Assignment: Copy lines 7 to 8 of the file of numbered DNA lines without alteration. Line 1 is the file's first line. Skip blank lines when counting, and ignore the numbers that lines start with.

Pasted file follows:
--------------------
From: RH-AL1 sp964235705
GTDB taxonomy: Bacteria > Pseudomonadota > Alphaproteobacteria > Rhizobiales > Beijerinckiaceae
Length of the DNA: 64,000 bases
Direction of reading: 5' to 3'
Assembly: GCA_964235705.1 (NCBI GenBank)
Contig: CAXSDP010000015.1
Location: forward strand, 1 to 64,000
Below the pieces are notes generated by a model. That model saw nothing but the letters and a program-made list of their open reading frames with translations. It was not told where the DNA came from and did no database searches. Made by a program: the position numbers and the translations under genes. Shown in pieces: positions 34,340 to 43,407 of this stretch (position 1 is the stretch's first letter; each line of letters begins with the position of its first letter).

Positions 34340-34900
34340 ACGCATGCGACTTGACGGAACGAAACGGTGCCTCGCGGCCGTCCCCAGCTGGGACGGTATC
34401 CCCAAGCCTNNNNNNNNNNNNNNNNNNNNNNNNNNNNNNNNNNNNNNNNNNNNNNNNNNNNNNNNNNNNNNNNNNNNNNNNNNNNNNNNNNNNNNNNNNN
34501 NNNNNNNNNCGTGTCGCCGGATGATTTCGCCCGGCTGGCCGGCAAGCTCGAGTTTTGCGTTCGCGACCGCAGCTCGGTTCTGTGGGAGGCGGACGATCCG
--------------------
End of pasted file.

Location: forward strand, 1 to 64,000
Below the pieces are notes generated by a model. That model saw nothing but the letters and a program-made list of their open reading frames with translations. It was not told where the DNA came from and did no database searches. Made by a program: the position numbers and the translations under genes. Shown in pieces: positions 34,340 to 43,407 of this stretch (position 1 is the stretch's first letter; each line of letters begins with the position of its first letter).